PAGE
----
Describes the conditions that must be met for comparative advertising to be permitted, including requirements for honesty, fair comparison, non-discrediting of competitors, and clarity regarding special offers.
1. Comparative advertising shall, as far as the comparison is concerned, be permitted when the following conditions are met:
a) it is not misleading according to this Section;
b) it compares goods or services meeting the same needs or intended for the same purpose;
c) it objectively compares one or more material, relevant, verifiable and representative features of those goods and services, which may include price;
d) it does not create confusion in the market place between the advertiser and a competitor or between the advertiser's trademarks, trade names, other distinguishing marks, goods or services and those of a competitor;
e) it does not discredit or denigrate the trademarks, trade names, other distinguishing marks, goods, services, activities or circumstances of a competitor;
f) for products with designation of origin, it relates in each case to products with the same designation;
g) it does not take unfair advantage of the reputation of a trademark, trade name or other distinguishing marks of a competitor or of the designation of origin of competing products;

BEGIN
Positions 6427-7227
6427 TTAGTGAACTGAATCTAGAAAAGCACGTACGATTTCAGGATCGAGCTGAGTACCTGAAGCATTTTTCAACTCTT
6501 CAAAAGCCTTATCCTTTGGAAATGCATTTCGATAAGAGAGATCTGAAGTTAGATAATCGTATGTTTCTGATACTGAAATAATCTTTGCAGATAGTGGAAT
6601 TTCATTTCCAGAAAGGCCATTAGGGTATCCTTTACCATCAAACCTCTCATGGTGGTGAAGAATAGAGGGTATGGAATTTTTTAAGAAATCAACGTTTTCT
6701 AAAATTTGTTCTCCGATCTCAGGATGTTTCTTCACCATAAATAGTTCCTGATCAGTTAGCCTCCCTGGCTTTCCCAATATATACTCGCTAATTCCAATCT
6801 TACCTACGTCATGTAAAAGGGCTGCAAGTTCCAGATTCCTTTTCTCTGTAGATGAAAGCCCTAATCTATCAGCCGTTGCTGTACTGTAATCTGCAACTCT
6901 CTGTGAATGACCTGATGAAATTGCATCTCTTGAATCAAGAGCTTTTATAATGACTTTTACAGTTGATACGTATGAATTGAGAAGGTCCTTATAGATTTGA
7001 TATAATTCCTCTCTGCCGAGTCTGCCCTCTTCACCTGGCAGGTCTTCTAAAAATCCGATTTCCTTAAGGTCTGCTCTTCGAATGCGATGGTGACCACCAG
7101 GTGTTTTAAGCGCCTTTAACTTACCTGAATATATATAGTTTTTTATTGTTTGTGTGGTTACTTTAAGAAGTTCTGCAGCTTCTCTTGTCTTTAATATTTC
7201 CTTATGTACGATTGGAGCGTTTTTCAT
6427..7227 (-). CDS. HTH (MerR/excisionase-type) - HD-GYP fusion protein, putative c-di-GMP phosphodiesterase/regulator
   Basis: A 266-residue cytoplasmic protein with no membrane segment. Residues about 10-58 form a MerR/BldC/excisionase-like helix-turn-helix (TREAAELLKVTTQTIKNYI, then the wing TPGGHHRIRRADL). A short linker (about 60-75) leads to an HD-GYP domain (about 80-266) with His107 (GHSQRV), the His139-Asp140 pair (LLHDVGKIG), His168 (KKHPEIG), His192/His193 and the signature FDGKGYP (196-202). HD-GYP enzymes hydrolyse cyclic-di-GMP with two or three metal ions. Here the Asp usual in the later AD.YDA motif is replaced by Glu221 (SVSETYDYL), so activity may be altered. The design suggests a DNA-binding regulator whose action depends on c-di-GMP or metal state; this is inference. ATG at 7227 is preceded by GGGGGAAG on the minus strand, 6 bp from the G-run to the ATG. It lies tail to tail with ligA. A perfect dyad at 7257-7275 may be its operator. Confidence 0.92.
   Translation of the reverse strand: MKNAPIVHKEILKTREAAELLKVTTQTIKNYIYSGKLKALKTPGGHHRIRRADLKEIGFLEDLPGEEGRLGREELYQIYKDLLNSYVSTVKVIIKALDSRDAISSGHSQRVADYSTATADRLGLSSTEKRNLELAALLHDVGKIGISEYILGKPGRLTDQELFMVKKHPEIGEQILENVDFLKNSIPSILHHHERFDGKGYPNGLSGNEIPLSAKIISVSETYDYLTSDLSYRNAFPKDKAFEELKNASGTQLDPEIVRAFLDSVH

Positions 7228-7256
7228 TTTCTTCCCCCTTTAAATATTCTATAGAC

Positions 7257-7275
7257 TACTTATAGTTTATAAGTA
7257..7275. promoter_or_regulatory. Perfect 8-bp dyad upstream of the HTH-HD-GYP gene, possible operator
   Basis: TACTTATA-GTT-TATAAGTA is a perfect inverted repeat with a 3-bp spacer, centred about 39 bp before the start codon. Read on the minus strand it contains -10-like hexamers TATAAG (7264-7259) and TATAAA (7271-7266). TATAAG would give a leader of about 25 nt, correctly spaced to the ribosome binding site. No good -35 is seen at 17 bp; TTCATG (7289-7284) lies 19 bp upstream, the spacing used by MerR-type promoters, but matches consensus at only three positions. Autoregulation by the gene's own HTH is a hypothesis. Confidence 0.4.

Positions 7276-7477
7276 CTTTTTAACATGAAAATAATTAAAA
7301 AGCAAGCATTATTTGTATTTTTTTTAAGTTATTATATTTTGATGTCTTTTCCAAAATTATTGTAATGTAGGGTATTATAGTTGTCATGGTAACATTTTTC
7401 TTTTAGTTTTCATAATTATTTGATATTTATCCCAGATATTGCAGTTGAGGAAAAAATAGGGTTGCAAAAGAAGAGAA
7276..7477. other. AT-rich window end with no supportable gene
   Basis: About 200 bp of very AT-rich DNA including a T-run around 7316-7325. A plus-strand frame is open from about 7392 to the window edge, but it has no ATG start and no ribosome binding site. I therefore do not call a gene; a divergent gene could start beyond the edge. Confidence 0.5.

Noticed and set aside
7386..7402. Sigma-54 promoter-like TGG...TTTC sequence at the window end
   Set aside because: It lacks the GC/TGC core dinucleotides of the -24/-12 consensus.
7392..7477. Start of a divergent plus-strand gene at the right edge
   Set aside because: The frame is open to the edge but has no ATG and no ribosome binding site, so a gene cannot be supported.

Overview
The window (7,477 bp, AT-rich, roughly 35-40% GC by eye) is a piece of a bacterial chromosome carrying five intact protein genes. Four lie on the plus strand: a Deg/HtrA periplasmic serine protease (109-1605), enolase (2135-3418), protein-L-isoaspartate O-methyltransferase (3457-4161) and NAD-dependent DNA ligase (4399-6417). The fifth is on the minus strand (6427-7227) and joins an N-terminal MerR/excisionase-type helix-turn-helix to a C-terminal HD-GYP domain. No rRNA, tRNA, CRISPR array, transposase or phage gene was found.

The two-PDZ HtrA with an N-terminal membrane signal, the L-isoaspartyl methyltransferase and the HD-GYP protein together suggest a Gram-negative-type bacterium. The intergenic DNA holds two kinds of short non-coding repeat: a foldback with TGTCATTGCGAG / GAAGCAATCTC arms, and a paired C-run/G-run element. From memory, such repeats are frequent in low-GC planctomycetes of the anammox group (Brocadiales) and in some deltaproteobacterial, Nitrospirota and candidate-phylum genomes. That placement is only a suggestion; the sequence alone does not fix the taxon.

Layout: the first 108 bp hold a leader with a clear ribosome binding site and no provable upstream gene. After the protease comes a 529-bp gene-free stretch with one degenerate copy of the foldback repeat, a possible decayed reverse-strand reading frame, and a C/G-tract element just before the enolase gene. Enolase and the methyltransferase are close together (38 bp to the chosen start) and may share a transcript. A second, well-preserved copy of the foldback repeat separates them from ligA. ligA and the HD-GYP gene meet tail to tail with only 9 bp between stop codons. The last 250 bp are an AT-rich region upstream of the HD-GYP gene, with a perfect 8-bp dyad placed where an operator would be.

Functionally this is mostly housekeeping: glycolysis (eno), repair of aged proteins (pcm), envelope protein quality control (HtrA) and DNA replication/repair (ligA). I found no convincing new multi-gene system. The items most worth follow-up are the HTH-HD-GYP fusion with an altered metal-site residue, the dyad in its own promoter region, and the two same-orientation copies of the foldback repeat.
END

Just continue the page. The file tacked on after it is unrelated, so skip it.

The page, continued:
h) it does not present goods or services as imitations or replicas of goods or services bearing a protected trade mark or trade name.
2. The requirement for verifiability pursuant to paragraph 1(c), shall be deemed to be satisfied when the information used to illustrate the features of the goods or service advertised are capable of demonstration.
3. Any comparison referring to a special offer shall indicate in a clear and unequivocal way the date on which the offer ends or, where the special offer has not yet begun, the date of the start of the period during which the special price or other specific conditions shall apply and, where appropriate, that the special offer is subject to the availability of the goods and services.
EasyJet was held liable for inadequate travel insurance policy transparency and creating obstacles for refunds during online ticket purchases. Consumers were not given essential information to make an informed choice regarding insurance policies.
Ryanair was held liable for not providing adequate information or giving misleading information to consumers acquiring the insurance policy covering the risk of travel cancellation.
The Italian Competition Authority found that "Edates" made it challenging for consumers to cancel subscriptions, sent frequent payment reminders, and made unauthorized credit card withdrawals, violating consumer rights.